The first thing to understand is what AM is; AM is generated by an audio signal modulating the power output of a transmitter, at the same rate (frequency) as the audio signal. The "A" in AM refers to the amplitude, or power output, relative to the unmodulated carrier. It is the power difference between the unmodulated and modulated carrier that the receiving radio actually uses to recreate the audio signal. Typically, the bandwidth of the audio allowed to drive the transmitter is limited to ~3000Hz, this is strictly due to the spacing of the AM channels which is 10KHz; so why limit the audio bandwidth to 3Khz? Because when the radio frequency (the carrier) is modulated by the audio frequency, it results in producing additional radio frequencies, called sidebands, these sidebands are simultaneously created that are the carrier frequency plus the audio frequency, and the carrier frequency minus the audio frequency. So a 3Khz tone driving an AM transmitter transmitting on a carrier frequency of 1,000,000 Hz, actually creates sidebands that are transmitting at 1,003,000 Hz and 997,000 Hz. But the sidebands are of no consequence to the AM receiver, they are just a byproduct of modulating one signal with another; the audio bandwidth is limited because of the desire to have AM channels spaced 10Khz apart and limit interference from adjacent channels.

If you wanted to increase the audio bandwidth of AM radio to approach FM fidelity, you would have an AM transmitter that could modulate the transmitter at up to +/-20Khz, the limiting factor to quality then would be the power output ratio between the unmodulated carrier and the maximum power the transmitter could be driven to by the modulating audio, and your proximity to the transmitter; this is because the "loudness" of the signal received is determined by the strength of the signal, and the dynamic range is determined by the ratio of the strongest to weakest signal detectable by the receiver. To be clear, a weak signal wouldn't necessarily mean a lower frequency range, it would mean a less loud station with lower dynamic range, and maybe not even being able to hear the quieter parts of the audio. (Try listening to a distant AM station playing music, you'll hear what I'm talking about.)

However, this proximity to the transmitter is not nearly as much of a problem for FM, this is because FM is not dependent on any relative, or ratio of signal strength in demodulating the audio signal. In the case of FM, the "loudness" of the audio is translated into how far the carrier frequency deviates from the center (carrier) frequency; and the actual audio frequency reproduction is a result of the rate/frequency that the deviation of the carrier occurs. In other words, an FM carrier signal being allowed to deviate +/-3Khz, determines it's dynamic range (loud to softness ratio), but because the audio and transmitted carrier are limited to +/-3Khz and so that bandwidth isn't exceeded during modulation. Commercial FM radio stations are spaced at 200Khz, so having a transmitter do +/-19Khz for greater audio frequency reproduction, causes no problem with interference with an adjacent station, and obviously having that wide of a bandwidth means that dynamic range can be greater as well.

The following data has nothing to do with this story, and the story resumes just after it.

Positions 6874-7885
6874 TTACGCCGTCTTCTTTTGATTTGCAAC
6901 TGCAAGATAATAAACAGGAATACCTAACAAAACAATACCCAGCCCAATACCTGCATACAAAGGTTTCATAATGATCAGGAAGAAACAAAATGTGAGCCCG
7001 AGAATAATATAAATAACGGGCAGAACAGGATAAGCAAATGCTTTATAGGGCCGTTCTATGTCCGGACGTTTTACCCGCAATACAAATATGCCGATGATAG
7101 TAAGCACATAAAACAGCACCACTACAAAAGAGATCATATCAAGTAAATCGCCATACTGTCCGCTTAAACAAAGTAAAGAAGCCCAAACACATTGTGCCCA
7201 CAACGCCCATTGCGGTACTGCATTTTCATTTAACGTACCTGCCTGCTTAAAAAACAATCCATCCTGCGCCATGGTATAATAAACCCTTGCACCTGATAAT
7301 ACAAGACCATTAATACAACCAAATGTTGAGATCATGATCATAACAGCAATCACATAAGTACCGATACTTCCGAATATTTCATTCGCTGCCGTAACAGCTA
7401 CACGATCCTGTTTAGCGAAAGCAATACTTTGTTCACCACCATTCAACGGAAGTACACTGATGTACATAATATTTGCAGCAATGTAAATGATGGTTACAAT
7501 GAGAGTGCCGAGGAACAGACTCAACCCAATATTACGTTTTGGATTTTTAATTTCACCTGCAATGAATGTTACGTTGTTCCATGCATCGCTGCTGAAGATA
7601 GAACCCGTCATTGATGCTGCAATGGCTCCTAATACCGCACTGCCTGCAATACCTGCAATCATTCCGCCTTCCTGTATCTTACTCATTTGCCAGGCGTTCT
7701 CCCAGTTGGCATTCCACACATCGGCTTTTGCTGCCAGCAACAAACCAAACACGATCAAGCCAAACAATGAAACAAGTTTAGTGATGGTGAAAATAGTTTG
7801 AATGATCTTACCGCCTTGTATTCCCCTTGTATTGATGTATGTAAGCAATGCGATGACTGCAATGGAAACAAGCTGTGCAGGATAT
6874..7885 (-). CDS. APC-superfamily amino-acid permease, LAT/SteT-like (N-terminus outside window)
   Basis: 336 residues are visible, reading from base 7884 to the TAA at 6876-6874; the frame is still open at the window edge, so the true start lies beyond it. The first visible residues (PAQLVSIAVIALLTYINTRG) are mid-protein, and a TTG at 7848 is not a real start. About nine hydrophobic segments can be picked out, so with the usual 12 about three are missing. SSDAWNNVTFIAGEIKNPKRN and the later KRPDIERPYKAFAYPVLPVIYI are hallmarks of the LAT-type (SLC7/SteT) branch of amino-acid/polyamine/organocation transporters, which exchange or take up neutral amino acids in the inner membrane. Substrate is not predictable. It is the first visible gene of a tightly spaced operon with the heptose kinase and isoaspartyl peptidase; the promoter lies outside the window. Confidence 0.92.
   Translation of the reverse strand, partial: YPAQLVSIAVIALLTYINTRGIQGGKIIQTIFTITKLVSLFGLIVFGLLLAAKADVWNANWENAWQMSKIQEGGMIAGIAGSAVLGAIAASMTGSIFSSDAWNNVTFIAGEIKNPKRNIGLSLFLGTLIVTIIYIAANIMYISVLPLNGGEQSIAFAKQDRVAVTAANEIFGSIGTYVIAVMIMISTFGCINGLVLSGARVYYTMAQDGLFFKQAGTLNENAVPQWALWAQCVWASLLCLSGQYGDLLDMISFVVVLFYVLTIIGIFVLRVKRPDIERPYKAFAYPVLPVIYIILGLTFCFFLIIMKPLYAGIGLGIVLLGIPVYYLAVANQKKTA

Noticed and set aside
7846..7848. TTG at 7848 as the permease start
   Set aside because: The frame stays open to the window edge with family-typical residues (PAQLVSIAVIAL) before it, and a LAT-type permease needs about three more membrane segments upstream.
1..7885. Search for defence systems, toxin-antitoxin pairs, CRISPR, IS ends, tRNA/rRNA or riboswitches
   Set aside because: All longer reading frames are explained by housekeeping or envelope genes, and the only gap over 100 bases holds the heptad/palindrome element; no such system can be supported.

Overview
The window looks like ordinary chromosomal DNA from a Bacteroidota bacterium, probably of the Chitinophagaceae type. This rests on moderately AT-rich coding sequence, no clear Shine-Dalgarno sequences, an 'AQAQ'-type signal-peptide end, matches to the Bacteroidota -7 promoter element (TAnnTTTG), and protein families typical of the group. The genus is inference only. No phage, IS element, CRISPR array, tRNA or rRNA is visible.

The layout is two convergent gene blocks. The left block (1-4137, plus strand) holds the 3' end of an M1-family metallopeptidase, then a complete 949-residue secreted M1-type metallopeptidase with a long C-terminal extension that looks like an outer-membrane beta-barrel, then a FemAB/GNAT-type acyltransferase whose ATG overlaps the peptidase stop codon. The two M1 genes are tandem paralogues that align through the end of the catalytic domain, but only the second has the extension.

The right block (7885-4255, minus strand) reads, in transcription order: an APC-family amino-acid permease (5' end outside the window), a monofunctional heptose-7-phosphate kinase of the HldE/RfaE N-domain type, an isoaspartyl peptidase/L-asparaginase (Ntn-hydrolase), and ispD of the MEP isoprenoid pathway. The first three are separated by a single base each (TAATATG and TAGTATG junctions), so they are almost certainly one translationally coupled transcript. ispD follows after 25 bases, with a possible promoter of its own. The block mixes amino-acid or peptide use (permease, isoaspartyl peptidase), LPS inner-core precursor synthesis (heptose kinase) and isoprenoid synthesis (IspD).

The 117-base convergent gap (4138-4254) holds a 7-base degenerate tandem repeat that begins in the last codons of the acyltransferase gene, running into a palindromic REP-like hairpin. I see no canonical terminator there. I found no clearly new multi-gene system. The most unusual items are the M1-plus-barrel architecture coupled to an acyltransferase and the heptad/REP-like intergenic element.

Finally, remember that in analog electronic audio, there are always two facets that need to be reproduced, frequency and loudness, and in any analog modulation scheme, both will be represented somehow, although it may not be obvious to you at first glance.

The spread-spectrum issue is well covered in other posts.

  • $\begingroup$ I really don't see that being the implied question. $\endgroup$ Nov 5, 2022 at 23:25
  • 1
    $\begingroup$ But the sidebands are of no consequence to the AM receiver, they are just a byproduct of modulating one signal with another That is incorrect. You're trying to talk away the fact that modulatio causes bandwidth; that's the point. The sidebands are not of "no consequence to the receiver": On the contrary, they contain 100% of the information. The unmodulated carrier contains 0 information. How could it? It has 0 bandwidth. So, your math is off here. $\endgroup$ Nov 5, 2022 at 23:29
  • $\begingroup$ Your 20 kHz bandwidth argument makes no sense to me – what you mean with "FM fidelity" is probably a broadcast FM transmitter, which would, according to the Carson Bandwidth Rule, would need ca 170 kHz bandwidth to reproduce a 20 kHz wide audio signal. So, is your argument "AM cannot be as good, it uses less bandwidth"? Because that doesn't work that way: If you have more bandwidth, you have more noise, and hence, with a fixed transmit power, your SNR goes down, not up. $\endgroup$ Nov 5, 2022 at 23:34
  • $\begingroup$ Then you say a weak signal wouldn't necessarily mean a lower frequency range, it would mean a less loud station with lower dynamic range, and maybe not even being able to hear the quieter parts of the audio that's not true. Linearity holds. You can amplify a weak signal as much as you need, no problem there. We're not even close to the quantum world, where there's really a point of "some effect or no effect, nothing in between". Amplification, however, will not increase your SNR. SNR is the limiting factor, always, never the absolute power you receive! $\endgroup$ Nov 5, 2022 at 23:34
  • $\begingroup$ So, as much as I like the discussion you kick off with this, most of this is wrong / bad math, and it doesn't actually address the question asked. Neither the explicitly asked one, is FM spread-spectrum?, nor what you imply would be the question, why does FM sound better than AM?. $\endgroup$ Nov 5, 2022 at 23:36

You must log in to answer this question.

Not the answer you're looking for? Browse other questions tagged .